Category Archives: Genders

Against Aachaaram: Moorkothu Kumaran’s Dream of the Future

This is the fifth in a series titled Against Aachaaram: A Dossier from Malayalam on Kafila. The note below is by J Devika. The excerpt from the essay by Moorkothu Kumar has been translated by K R GOPIKRISHNA.

Moorkothu Kumaran (1874- 1941) was one of Malayalam’s earliest short story writers, literary critics, and public intellectuals. Born in the avarna Thiyya community in north Malabar, he was educated at Thalassery and Madras and was closely associated with Sreenarayana Guru. He was active in the SNDP Yogam in its early years and highly influential through his pioneering journalism and contributions to modern Malayalam, as it was shaped in and through the new voices that were now heard in the emergent public sphere.

Below is an excerpt from an essay of his titled ‘Oru Pusrushasamajam’ (A Men’s Association), in which he indulges in a fantasy of a social event set in 2029. Written in the late nineteenth century, it imagines a world which women have taken over, and where the Manusmrithi is a long-lost and obscure text, while the writings of late-nineteenth century women authors, like Tottaikkattu Ikkavamma, are widely in circulation. In other words, a world in which the aachaaram of Manu has somewhat declined, though there are indications that it has not disappeared fully.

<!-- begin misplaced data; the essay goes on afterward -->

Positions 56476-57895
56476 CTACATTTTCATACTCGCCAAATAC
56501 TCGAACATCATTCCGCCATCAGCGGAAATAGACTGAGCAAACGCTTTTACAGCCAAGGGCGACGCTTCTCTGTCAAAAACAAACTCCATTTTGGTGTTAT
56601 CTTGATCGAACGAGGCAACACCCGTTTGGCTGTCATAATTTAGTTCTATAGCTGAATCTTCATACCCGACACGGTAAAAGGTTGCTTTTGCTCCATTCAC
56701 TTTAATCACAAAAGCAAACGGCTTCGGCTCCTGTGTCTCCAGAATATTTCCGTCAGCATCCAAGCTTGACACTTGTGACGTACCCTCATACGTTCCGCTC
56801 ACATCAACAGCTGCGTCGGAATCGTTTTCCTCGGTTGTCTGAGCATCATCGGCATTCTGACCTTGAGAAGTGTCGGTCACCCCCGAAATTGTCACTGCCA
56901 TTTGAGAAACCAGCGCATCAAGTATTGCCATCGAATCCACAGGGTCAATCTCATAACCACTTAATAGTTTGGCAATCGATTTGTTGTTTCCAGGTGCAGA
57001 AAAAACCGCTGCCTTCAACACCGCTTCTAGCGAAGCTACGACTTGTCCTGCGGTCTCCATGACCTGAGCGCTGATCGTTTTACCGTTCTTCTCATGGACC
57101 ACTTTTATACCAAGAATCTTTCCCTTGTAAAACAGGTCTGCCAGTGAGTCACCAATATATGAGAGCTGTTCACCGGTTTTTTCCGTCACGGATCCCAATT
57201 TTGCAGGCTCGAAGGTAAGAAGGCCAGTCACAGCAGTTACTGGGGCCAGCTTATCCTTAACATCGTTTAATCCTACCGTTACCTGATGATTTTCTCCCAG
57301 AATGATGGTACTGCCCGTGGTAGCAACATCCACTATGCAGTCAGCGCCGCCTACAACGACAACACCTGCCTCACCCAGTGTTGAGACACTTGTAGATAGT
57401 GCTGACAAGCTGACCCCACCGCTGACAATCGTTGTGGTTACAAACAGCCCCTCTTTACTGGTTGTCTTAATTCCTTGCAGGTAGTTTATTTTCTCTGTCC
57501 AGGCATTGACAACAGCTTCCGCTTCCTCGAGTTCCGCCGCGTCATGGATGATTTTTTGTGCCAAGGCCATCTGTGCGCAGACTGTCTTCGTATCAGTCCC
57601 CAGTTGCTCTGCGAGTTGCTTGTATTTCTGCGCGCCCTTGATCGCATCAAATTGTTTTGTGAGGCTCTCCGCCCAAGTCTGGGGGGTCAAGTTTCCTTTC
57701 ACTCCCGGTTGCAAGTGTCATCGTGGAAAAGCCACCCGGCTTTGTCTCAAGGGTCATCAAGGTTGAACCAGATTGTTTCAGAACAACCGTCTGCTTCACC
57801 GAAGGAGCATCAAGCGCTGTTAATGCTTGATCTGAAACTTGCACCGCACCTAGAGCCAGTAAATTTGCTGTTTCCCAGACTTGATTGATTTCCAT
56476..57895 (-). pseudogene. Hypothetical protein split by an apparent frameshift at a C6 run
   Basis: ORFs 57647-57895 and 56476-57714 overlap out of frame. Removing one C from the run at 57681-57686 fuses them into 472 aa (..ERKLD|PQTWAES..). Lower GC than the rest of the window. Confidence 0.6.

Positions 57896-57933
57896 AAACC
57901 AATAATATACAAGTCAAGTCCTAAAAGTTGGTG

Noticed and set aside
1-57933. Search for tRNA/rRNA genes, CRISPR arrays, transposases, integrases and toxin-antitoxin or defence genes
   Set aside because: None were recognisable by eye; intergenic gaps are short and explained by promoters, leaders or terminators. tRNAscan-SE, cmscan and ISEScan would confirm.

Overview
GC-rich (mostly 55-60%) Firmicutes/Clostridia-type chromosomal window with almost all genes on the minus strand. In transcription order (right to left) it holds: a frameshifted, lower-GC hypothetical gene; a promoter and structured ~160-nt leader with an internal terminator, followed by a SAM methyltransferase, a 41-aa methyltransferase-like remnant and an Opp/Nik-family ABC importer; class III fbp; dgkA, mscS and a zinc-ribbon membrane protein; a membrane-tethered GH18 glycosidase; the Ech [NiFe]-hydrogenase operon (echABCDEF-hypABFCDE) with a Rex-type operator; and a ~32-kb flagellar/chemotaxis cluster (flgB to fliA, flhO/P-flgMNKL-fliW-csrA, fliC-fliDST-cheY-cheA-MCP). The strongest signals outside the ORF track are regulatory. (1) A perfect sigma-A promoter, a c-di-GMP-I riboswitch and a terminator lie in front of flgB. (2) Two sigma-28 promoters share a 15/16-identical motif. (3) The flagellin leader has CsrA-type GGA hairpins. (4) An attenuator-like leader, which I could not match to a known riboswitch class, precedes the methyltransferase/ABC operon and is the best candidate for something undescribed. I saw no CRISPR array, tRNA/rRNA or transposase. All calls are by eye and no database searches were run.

Reading this, one cannot help noticing the fallacy often shared, sadly enough, by reformers and conservatives, then and now: that empowered women will merely seize patriarchal-caste-heteronormative power and exercise it unchanged. And so their imagined utopias of gender equality inevitably look like the inverted version of patriarchal society. But perhaps Moorkoth Kumaran leaves us a clue about why this was so: as is evident from the extract below, caste seems alive and well despite the disappearance of Manusmrithi– the privileged sudra identity of Menon, Nair seem untouched, alongside upwardly mobile individuals born in lower castes aspiring to the new savarna status. It is not, however, clear that Moorkoth makes this gesture deliberately.